[Fig. 6(19)] The 1,537 acres of unspoiled brackish marsh and small pine islands at Ragged Island Wildlife Management Area are open to bird watchers, hikers, fishermen, and photographers. Nothing but the James River separates the wild marshes and uplands from the busy downtown areas of Newport News and Hampton. But even though it’s a neighbor to metropolitan Tidewater, Ragged Island is so teeming with life that it has been designated a Watchable Wildlife Area.On higher ground are loblolly pine forests with areas of wax myrtle understory made practically impenetrable by greenbriar tangles. White-tailed deer, raccoon, rabbit, red fox, and gray squirrel inhabit these forests. A quiet approach on foot or by boat may flush waterfowl such as black ducks, mallards, scaup, gadwall, ruddy ducks, buffleheads, and goldeneyes from a pond or creek. A boardwalk and interpretive trail financed by the Nongame Wildlife and Endangered Species Program leads over wetlands of saltmarsh cordgrass, marsh mallow, smartweed, and black needlerush where the clapper rail hides.Typical fish species of the salty lower James such as bluefish, gray trout, spot, croaker, flounder, and striped bass provide seasonal action for anglers. Across the James River Bridge from the area is a public fishing pier.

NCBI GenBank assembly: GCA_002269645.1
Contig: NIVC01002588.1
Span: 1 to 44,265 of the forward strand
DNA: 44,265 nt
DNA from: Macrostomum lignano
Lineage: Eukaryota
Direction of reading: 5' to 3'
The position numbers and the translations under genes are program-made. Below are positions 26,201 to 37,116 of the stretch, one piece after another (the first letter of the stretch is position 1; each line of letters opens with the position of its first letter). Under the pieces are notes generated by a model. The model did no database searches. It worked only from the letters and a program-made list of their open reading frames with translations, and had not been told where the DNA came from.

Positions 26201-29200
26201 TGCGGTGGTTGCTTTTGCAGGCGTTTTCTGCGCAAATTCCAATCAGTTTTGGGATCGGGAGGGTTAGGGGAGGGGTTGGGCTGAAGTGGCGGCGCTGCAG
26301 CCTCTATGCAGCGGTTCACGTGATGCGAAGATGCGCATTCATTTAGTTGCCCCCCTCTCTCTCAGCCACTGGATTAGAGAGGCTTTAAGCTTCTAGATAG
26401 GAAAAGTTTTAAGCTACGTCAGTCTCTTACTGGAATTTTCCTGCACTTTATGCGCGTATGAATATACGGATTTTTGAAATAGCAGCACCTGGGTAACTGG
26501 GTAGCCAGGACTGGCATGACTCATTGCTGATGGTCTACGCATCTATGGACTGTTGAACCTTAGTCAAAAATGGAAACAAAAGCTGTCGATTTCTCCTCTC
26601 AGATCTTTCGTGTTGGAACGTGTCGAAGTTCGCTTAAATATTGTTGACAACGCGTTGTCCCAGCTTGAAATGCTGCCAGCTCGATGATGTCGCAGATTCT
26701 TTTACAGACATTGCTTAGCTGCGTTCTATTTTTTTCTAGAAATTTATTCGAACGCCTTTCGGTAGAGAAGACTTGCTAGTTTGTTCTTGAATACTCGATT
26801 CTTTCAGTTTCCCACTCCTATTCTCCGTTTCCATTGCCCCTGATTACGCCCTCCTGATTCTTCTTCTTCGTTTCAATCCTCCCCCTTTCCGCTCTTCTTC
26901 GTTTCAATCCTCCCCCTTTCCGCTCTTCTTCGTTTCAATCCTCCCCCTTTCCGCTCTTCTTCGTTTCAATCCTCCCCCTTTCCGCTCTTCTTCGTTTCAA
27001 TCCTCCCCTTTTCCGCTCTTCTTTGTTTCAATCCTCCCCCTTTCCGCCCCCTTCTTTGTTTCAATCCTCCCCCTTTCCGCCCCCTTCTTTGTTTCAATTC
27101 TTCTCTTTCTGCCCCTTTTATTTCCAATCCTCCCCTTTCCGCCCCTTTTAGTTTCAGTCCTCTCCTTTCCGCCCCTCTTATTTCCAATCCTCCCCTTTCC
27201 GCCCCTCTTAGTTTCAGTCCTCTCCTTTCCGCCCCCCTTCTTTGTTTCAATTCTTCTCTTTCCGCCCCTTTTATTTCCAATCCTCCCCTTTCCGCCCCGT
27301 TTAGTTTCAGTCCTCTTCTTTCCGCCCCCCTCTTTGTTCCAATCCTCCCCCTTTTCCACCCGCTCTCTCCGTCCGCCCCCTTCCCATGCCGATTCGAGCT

[Fig. 7(1)] Chippokes Plantation, located on the James River in Surry County, has been continually farmed since 1619—longer than any other farm in America. The plantation was named for an Indian chief who was friendly to the early settlers.Chippokes Plantation State Park incorporates the plantation croplands, quiet gardens, and spacious lawns surrounding the Chippokes mansion. Tours of this restored antebellum mansion, circa 1854, are held at various times throughout the year, including the Christmas season.Paved trails are available for hikers and bikers. Two trails—the 1.3-mile (one-way) College Run Trail and the 0.9-mile (one-way) James River Trail—lead to the tidal James River from the mansion parking lot. The 1-mile (one way) Lower Chippokes Creek Trail connects the mansion with Lower Chippokes Creek, a James River tributary. The park also has a farm and forestry museum with five exhibit buildings where antique farm and forestry equipment, tools, and housewares are on display.